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The best 3D printers are no longer a technology reserved for scientific and industrial purposes. Now, the best printers are affordable and available for use at home. And while there are many great options, every owner must understand how to remove a print from a 3D printer. Below, we’ll show you various removal methods to reduce the likelihood of damaging your object.
We have additional resources if you are looking for more information on how to use your printer correctly. For example, we have a more specialized guide explaining how to remove supports from 3D printers and another one explaining how to factory reset your 3D printer.
Every 3D object is attached to a print bed. And depending on the type of printer, you may need to incorporate an adhesive to keep the print object in place throughout the layering process. Sometimes removing the print from the bed can be trickier than you’d think.
If your 3D printer doesn’t have a heated bed, try using a hairdryer to get the bottom layers of the object to expand.
Of course, the goal is to get the print off the bed without causing any damage. To accomplish this, 3D printer owners must understand how they can safely get their objects off the bed.
Rember that there are many types of 3D printers. Therefore, some of these methods work better for specific 3D printers. However, the methods outlined below will work for any common 3D printer type.
This method is usually the first thing to try whenever you find an object that is stuck. Sometimes, if an object won’t come off, using your hands to lift, pull, or twist it off can be enough to detach it from the printer bed.
However, it’s essential to remember that using too much physical force can damage or break your printer or the object. So, especially if you’re dealing with a delicate or intricate print model, try a different way of extraction.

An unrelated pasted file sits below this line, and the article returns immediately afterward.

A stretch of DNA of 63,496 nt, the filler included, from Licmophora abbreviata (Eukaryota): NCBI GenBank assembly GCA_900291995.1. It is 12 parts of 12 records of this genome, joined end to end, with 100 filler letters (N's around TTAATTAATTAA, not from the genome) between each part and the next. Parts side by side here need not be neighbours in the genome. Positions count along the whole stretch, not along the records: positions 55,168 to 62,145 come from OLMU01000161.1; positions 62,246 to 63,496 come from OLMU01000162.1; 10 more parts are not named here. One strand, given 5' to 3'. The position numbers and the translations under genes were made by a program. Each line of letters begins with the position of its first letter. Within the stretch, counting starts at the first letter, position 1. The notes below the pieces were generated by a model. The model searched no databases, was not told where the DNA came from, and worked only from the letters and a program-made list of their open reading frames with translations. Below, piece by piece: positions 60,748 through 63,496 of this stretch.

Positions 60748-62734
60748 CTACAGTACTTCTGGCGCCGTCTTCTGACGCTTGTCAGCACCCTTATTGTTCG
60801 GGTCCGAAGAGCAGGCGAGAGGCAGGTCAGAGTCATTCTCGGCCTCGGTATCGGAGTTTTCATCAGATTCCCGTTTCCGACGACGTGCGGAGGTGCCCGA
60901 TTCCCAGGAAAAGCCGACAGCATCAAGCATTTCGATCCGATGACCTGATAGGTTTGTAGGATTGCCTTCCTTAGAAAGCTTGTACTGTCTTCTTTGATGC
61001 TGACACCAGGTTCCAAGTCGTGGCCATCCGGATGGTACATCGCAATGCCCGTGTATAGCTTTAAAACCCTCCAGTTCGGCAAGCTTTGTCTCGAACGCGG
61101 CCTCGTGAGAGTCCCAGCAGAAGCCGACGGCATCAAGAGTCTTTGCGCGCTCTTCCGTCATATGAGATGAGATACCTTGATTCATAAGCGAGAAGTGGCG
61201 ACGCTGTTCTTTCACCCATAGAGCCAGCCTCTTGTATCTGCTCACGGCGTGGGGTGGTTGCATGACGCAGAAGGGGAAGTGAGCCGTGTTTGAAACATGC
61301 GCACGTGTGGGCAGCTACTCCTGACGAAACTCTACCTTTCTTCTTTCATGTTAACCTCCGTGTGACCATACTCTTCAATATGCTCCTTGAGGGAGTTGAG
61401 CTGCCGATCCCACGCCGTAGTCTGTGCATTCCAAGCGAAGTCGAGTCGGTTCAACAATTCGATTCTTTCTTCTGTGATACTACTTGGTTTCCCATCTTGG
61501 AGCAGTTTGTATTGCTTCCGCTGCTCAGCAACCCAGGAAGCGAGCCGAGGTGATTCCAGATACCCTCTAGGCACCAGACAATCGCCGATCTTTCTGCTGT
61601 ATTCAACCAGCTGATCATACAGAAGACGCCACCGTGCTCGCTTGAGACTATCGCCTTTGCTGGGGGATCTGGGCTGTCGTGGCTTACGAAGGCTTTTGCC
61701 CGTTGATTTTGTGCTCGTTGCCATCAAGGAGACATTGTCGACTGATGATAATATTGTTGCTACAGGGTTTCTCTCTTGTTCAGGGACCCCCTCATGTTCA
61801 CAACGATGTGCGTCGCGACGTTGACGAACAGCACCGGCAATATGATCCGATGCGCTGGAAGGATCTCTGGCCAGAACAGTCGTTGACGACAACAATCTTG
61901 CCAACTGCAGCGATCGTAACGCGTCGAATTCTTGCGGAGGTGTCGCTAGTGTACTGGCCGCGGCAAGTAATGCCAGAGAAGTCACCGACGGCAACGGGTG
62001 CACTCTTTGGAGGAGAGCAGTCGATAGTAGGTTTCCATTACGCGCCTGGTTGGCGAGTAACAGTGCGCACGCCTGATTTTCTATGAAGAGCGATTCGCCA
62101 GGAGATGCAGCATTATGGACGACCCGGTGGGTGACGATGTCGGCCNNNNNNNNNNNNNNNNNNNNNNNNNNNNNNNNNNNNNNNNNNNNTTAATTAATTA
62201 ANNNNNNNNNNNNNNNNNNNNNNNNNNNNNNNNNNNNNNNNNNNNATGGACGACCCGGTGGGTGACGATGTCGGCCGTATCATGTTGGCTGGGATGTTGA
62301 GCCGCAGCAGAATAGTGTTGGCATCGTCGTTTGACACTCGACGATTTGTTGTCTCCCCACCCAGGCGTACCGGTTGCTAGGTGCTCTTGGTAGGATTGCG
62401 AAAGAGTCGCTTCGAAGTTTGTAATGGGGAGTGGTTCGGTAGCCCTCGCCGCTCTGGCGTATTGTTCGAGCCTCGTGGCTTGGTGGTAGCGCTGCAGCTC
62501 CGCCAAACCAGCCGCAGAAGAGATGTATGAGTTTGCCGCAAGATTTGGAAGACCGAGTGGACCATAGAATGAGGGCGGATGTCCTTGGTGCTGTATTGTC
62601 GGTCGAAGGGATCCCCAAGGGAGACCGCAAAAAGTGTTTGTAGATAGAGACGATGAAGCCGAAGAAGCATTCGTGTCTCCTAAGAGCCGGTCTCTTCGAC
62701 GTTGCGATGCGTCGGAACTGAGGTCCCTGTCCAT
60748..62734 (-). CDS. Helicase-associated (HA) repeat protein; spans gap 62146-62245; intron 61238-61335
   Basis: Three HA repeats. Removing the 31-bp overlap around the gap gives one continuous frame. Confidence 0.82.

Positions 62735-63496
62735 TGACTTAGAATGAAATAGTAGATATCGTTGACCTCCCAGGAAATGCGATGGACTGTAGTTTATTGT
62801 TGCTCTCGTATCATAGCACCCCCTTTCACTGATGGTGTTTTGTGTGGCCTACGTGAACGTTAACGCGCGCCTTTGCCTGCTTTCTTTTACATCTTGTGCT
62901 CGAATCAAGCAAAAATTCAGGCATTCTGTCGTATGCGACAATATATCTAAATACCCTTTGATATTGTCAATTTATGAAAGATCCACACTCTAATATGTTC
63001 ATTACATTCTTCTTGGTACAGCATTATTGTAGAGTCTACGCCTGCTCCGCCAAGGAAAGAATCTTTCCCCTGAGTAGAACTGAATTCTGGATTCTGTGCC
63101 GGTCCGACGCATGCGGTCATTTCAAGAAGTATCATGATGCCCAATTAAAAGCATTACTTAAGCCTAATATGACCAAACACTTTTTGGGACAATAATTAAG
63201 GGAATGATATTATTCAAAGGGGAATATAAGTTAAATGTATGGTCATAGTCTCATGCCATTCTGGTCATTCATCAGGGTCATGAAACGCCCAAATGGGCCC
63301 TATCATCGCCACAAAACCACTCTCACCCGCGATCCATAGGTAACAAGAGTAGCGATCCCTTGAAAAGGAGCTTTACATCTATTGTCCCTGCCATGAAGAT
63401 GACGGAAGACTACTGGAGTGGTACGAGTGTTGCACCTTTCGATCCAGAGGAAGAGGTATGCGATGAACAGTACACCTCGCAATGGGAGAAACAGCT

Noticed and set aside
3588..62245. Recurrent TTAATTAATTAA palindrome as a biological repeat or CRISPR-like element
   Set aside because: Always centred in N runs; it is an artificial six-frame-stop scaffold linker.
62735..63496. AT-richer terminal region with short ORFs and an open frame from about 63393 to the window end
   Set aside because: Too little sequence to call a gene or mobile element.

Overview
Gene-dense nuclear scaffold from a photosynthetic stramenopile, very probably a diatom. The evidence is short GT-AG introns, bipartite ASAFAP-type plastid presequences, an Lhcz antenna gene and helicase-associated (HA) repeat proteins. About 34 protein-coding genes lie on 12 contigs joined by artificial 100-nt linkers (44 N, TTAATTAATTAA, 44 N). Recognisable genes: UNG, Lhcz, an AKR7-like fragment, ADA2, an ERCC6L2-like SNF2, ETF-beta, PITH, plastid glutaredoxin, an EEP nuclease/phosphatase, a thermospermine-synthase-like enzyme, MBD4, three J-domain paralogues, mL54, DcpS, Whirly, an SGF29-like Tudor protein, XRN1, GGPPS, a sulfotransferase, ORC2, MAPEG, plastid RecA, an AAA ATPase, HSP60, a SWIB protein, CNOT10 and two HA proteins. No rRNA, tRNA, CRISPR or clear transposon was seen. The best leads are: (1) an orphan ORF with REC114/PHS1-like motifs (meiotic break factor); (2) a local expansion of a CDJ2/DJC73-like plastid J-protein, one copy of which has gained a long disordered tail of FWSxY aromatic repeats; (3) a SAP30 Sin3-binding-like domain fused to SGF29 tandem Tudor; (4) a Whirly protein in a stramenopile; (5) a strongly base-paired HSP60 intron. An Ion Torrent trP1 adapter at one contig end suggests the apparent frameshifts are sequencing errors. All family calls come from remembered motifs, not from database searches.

FDM printers often have a temperature-controlled bed that heats up during printing. The heat is meant to help with adhesion during the layering process, but sometimes the adhesion can be too strong.
However, applying some heat to the bed after the project is complete can help by causing the bottom layers of the object to expand. This expansion is sometimes necessary to get the object detached.
It’s important not to set the temperature too high when using this method, as it can melt the object too much and cause it to warp. As a general rule, don’t let the bed heat over 70 degrees celsius.
Cooling the bed works in a parallel fashion but in the exact opposite way. Cooling the bed causes the object’s particles to contract faster than the bed, increasing the likelihood of the item breaking away.
To cool the bed/object, you’ll need to detach the build plate. From there, you can get creative. For example, you could place the parts in your refrigerator or freezer, leave them outside if it’s chilly, or spray them with compressed air. However, remember that you can’t place the whole 3D printer in the fridge, as it may cause damage.
If you have a tool that has a thin, leverageable surface, you can likely use it to remove a stuck object. First, slide the tool between the object and the bed, and try to wedge it to create leverage. Then, slowly pry to try to get the object to lift off.
It’s crucial to pry slowly, as doing it too quickly may result in cracking or breaking the object. Also, if your tool has a sharp edge, be careful not to scrape the print bed or the object.
For more even leverage, which reduces the likelihood of the object breaking, try using multiple tools around the object and prying simultaneously.
Believe it or not, you can use a floss piece to remove an object from a 3D printer. It’s a great option if you have neither a heated print bed nor a good tool to pry with.
Failing to clean your build plate after use can cause adhesion issues and even cause warping to the next object you print.
Start by surrounding the base of the 3D print with the floss and move it in a sawing motion. Repeat the motion until the floss begins to move underneath the object. Eventually, it should work its way through and dislodge the object from the bed.
Lastly, you can use a liquid solution to weaken the base of the print object and get it to unlatch. Most recommend using 50% water and 50% rubbing alcohol.
After creating the solution, place it near the base of the object. Then, you can either detach the build plate and place the entire thing in a tub or pour the solution directly onto the plate. Either way, make sure the solution is shallow enough so that it’s only touching the base.
Let the object sit in the solution for 15 minutes, then try to remove it or pry it off.
STAT: On average, printing a 3D object takes anywhere between 30 minutes and 12 hours. (source)